"Pomóżmy tym ludziom."

Translation:Let's help these people.

February 23, 2016

This discussion is locked.


I'm quite surprised Duolingo rejected my sentence simply because I wrote "Lets" and not "Let's". In most courses forgetting the apostrophe usually gets you the word marked red, but doesn't mark the complete sentence as wrong.


We don't get to decide what gets treated as a typo (and accepted with a simple warning) and what gets rejected. It's an algorithm that determines it and we can't change how it works. If you got your answer rejected because of a typo, take note of it and write it correctly the next time.



Why not "let's help these people out"? Is there another specific equivalent to "help out" vs "help"? Because in English, the two phrases are utterly identical and interchangeable...


"Help out" is slang. The verb itself, "help," is sufficient


It's not slang - it's used interchangeably with "help", both in speech and in writing, in American English and has been for generations. It may have started as a colloquialism in England in the 1600s, where it first shows up, but is pretty firmly part of everyday speech.

Maybe you meant to say it's an idiom?


Yes, you're right, not slang but a colloquialism. There's no grammatical need for the preposition, unless you're helping your grandmother "out" of the car.


What makes ludziom plural? What would the singular be?


Nominative: człowiek (one man/human being), ludzie (people).

Dative (what we need here): człowiekowi, ludziom.

So it's "Pomóżmy temu człowiekowi".


I definitely hear 'sz' in 'pomóżmy' instead of the 'ż', why is it so in this case?


The only difference between Ż and sz is voiced and unvoiced. I think it just flows more naturally to say it unvoiced before M. At least for me it takes more effort to pronounce Ż before M than szm.

The usual common pronunciation in Polish is to devoice a consonant before an unvoiced consonant and to voice an unvoiced consonant before a voiced consonant. Since M is a voiced consonant, this is an exception to that rule.

I am not a Polish speaker, so maybe a Polish speaker can confirm this or correct me if I'm wrong.


An average Polish speaker will have no clue what you're talking about ;) After all, voicing or devoicing isn't really a conscious choice.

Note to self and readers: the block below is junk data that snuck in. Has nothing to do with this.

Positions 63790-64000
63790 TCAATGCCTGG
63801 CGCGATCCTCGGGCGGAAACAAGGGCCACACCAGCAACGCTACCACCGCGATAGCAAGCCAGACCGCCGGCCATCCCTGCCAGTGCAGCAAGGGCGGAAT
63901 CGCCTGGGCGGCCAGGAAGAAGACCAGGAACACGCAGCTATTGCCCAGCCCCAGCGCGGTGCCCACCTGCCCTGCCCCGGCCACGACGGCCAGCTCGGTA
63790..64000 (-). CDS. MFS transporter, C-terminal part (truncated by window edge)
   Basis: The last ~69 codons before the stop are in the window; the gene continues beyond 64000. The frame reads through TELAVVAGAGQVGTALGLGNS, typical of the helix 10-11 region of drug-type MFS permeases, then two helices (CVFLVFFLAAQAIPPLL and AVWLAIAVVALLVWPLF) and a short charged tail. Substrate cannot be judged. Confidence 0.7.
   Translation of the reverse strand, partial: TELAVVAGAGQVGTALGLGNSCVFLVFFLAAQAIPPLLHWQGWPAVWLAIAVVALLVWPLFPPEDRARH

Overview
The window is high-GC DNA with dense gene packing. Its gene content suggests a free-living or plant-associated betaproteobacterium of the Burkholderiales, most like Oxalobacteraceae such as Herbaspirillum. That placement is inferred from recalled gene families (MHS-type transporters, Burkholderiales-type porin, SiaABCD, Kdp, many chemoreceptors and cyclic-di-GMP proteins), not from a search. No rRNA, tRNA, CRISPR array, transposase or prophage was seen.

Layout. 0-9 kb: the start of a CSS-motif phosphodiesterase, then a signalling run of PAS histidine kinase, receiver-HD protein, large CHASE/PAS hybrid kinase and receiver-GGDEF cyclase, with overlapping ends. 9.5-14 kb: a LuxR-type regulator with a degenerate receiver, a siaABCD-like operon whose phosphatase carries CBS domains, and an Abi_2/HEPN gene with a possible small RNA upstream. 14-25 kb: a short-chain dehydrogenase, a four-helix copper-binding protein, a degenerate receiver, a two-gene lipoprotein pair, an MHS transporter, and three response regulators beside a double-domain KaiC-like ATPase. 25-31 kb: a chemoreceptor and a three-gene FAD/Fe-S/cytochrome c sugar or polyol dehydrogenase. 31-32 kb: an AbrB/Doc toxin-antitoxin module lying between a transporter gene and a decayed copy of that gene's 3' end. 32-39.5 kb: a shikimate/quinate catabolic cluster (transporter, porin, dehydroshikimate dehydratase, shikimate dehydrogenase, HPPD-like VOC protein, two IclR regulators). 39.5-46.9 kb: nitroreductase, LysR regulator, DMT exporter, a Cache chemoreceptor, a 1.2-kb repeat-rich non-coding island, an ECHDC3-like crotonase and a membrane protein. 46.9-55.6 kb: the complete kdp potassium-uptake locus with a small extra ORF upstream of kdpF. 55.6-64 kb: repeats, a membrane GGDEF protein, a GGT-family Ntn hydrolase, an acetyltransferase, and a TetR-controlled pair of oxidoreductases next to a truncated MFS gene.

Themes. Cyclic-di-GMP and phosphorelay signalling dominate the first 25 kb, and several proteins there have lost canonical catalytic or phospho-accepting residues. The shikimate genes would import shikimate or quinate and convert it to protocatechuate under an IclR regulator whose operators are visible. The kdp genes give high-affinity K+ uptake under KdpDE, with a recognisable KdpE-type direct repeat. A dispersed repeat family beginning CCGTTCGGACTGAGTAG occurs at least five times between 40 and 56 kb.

According to https://en.wikipedia.org/wiki/Polish_phonology#Voicing_and_devoicing "m" doesn't affect devoicing. I really don't know much about it. But I can confirm that the pronunciation is indeed "szmy".


Thanks for that link, very interesting. Dach domu /daɣ 'do-mu/ is an interesting one, because I didn't know that Polish had the /ɣ/ sound that does exist in Czech/Slovak H and Ukrainian/Belarusian Г.

I guess it's unconscious, just like in Russian the same goes. We are unaware when we do it, but linguists would definitely acknowledge that it's done. A good example is przepraszam or any word with prz. The rz becomes sz because the P is unvoiced. A surname like Brzezinski, because the B is voiced, the rz keeps its sound.


It doesn't correspond to the pronunciation rules and I have no clue why there's a devoicing in 'zróbmy' and 'pomóżmy', but not in 'weźmy'. I'm afraid we'll have to learn this by heart...


"zrupmy", "pomuszmy", "weśmy"... I don't think "weśmy" sounds wrong. Maybe it's easier to voice "ź" on purpose than it is to voice "b" or "ż", which create some slight stop?

Or maybe someone Polish without hypercorrectness of speech and better at phonetics could jump in? :D


I've found another one without devoicing: 'bądźmy'


Can't i use the imperfective 'pomagajmy' instead?


It feels to me like an unusual choice, as if you wanted to make an obligation to help them over the course of years (Let's choose one poor family and support them financially at least until their children go to college!), but well, we can't rule out such an interpretation. Added.

Learn Polish in just 5 minutes a day. For free.